Clinical Trials and Tribulations in the COVID-19 Era



  • In the midst of the COVID-19 pandemic, how have researchers, clinicians, and participants of geriatric clinical trials been affected, and what are the implications for postpandemic research of neurocognitive disorders?

  • Rapidly shifting institutional, sponsor, state and federal guidelines have resulted in halted enrollments, missed visits, interrupted medication delivery and delayed infusions and have challenged the limits of tolerance for continuing key studies on potentially disease-modifying treatments for Alzheimer’s. Clinicians, research coordinators, and participants have responded to the chaotic environment by testing new models of care and assessment, pushing for creative adaptations in research methodology and data collection.

  • Researching treatments for a devastating disease during a global emergency carries unforeseen challenges, limitations, risks, and psychosocial consequences, but may lead to new strategies that improve efficiency, and are more crisis-resistant in the future.


Advances in treating and preventing Alzheimer disease and other neurocognitive disorders of aging arise from rigorous preclinical and clinical research, with randomized controlled treatment trials as the last and definitive test. The COVID-19 pandemic has greatly disrupted ongoing interventional studies and researchers are scrambling to find ways to safely continue this critical work amidst rapidly shifting guidelines from sponsors, institutions, and state and federal guidelines. Here the authors describe novel approaches and work-flow adaptations to study visits, drug delivery and interim and endpoint safety and outcomes assessments to avoid sacrificing years of preparation and substantial financial investments, to work in the best interest of participants and their caregivers, and to continue on the path toward discovering disease-modifying treatments for the millions of individuals impacted by major neurocognitive disorders.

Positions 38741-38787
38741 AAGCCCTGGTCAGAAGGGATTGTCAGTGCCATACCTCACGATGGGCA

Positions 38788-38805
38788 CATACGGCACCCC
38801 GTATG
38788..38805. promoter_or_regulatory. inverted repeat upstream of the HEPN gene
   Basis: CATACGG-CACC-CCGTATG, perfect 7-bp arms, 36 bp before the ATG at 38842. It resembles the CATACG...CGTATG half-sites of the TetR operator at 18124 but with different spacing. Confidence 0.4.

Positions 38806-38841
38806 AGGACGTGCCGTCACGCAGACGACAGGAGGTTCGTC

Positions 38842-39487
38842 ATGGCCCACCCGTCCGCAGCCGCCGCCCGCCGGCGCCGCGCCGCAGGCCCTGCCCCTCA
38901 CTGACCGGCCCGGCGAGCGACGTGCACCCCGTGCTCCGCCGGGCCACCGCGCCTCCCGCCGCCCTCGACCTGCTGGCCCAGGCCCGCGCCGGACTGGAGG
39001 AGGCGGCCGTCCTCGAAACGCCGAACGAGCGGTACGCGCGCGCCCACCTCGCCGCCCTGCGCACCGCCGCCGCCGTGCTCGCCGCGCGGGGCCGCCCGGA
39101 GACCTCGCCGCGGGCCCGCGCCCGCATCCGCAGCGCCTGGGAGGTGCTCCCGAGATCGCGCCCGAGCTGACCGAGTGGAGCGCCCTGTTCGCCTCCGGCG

Key Words

As of May 2020, there are 275 ongoing interventional trials for Alzheimer disease (AD) in the United States which are recruiting, active and no longer recruiting, or not yet recruiting subjects for enrollment. There have been no new drugs approved for this disease since 2003, and to date there is still no approved disease-modifying drug aiding the over five million people diagnosed with AD and their caregivers in the United States.


The Alzheimer’s Association
2020 Alzheimer’s disease facts and figures.